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Coldstream councillor provides his views on the agricultural tax

I am writing to add some information provided in Mr. Rolke’s Morning Star article Feb. 24, “Coldstream reduces agricultural burden.”

First, the tax burden of each average house in Coldstream will go up by one per cent once the change is implemented over the next three years. That equates to $10 annually for the average house of $492,000 by the end of the three years.

Second, the shift on an annual basis to residential properties from all agricultural property is $15, 300 in the first year but raises to $44,000 in the third year.

Coldstream Ranch owns about 36 per cent of all land in Coldstream.

With the proposed change, the ranch will pay only $18,129 for all class nine agricultural land in Coldstream by the end of the three-year term.

Third, three councillors were opposed (not two) to the change in the tax multiplier, including Doug Dirk. The majority of council also voted unanimously to come back and revisit the issue next year based on the concerns raised.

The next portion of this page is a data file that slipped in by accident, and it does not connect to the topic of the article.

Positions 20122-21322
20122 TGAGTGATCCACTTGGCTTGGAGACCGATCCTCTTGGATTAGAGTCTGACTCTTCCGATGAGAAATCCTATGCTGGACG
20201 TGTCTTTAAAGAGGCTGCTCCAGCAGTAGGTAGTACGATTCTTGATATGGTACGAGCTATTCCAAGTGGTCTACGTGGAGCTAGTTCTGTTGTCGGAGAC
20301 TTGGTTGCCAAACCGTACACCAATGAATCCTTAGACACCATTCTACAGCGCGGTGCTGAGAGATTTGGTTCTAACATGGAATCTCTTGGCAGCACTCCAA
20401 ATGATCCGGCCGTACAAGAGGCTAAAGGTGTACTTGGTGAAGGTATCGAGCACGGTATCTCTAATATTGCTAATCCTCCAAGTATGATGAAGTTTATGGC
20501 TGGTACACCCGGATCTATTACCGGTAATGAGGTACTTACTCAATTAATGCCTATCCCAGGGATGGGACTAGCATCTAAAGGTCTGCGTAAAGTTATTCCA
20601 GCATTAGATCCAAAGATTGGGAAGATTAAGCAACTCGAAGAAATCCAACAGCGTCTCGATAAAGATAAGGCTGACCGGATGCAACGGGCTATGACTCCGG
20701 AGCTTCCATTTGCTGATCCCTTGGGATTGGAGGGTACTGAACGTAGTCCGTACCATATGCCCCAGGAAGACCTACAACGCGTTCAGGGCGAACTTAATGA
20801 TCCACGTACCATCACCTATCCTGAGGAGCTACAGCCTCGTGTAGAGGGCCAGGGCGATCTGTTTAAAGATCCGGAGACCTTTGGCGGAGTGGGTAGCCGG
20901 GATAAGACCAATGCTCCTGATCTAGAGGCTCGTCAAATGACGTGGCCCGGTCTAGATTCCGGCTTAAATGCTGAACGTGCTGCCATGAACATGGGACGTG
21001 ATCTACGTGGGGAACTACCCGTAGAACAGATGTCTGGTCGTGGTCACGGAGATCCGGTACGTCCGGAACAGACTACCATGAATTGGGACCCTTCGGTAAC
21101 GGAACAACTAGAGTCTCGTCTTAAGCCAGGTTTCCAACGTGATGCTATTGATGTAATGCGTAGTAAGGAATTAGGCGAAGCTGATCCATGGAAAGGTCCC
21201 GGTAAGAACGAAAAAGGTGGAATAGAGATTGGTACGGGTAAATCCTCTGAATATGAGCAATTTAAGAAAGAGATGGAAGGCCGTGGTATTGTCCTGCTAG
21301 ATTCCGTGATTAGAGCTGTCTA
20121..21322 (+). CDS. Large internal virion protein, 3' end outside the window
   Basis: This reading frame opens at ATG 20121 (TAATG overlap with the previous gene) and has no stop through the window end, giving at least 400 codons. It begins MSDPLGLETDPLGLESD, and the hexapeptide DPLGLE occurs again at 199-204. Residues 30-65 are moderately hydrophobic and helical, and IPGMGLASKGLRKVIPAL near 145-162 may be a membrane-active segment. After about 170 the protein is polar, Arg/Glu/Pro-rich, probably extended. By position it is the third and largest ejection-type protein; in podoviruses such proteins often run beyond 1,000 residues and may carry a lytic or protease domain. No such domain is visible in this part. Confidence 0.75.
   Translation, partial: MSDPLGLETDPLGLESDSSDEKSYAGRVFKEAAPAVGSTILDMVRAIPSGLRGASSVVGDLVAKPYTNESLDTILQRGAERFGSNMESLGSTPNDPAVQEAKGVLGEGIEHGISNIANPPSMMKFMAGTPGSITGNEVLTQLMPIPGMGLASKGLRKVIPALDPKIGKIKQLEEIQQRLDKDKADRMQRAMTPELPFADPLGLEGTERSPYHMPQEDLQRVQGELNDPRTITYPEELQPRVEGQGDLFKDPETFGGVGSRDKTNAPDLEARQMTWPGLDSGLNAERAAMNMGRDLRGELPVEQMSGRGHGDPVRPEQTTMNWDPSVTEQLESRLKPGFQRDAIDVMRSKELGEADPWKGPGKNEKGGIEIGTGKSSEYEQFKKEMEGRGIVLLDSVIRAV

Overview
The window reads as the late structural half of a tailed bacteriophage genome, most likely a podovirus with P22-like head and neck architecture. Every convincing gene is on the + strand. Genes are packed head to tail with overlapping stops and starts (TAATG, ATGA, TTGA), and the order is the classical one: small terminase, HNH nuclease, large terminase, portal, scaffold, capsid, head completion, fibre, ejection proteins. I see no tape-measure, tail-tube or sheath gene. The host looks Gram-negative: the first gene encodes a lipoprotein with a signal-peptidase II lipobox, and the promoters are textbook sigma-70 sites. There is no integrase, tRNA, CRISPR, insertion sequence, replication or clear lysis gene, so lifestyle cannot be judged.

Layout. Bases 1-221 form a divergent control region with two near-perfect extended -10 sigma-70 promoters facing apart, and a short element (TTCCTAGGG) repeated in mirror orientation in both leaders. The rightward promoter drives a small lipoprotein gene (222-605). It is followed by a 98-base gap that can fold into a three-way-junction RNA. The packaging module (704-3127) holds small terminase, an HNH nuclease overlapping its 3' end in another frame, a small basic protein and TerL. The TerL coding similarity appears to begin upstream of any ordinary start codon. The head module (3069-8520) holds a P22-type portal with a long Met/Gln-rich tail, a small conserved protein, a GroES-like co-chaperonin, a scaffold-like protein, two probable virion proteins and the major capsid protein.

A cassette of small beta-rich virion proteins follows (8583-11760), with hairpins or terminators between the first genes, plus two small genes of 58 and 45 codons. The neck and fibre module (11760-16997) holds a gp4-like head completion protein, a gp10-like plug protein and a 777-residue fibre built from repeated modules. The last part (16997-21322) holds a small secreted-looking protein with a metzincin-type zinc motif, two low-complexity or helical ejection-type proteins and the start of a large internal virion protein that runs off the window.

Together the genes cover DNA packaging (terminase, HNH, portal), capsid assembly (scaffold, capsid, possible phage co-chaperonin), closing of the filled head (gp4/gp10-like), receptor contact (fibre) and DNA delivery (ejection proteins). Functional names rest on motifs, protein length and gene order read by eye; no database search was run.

What is our justification for shifting the tax burden to the residential side of the tax balance?

Some say other jurisdictions have lower tax multipliers and we should be competitive.

The crux is that the multiplier is a red herring and it is really the mill rate and the actual tax bill that should be considered.

If the ranch was in Spallumcheen, it would pay less land tax, but if the ranch was in Salmon Arm, it would pay more based on the mill rate, and if it was in Summerland, it would pay only a bit less based on the mill rate.

Therefore, it may not be best to look at other jurisdictions for the answer as to what is the right tax.

Some say we should support the agricultural sector. However, there have been no other farmers raising concerns about the tax multiplier because Coldstream already has a favourable tax treatment for the improvements on farms so the tax is not burdensome for most farms. Furthermore, farm properties have their assessments reduced automatically if they are class nine agricultural properties. For example, 22 of the ranch’s 72 titles are assessed at under $5,000 and 11 of those are assessed at under $500.

The question is, what taxes should a member of our community contribute?

Shifting the tax burden to residential lands means the actual tax increase for residential will be hidden in the multipliers in future years and a substantial part of that tax increase benefits one corporation.

Richard J. Enns,

Councillor, District of Coldstream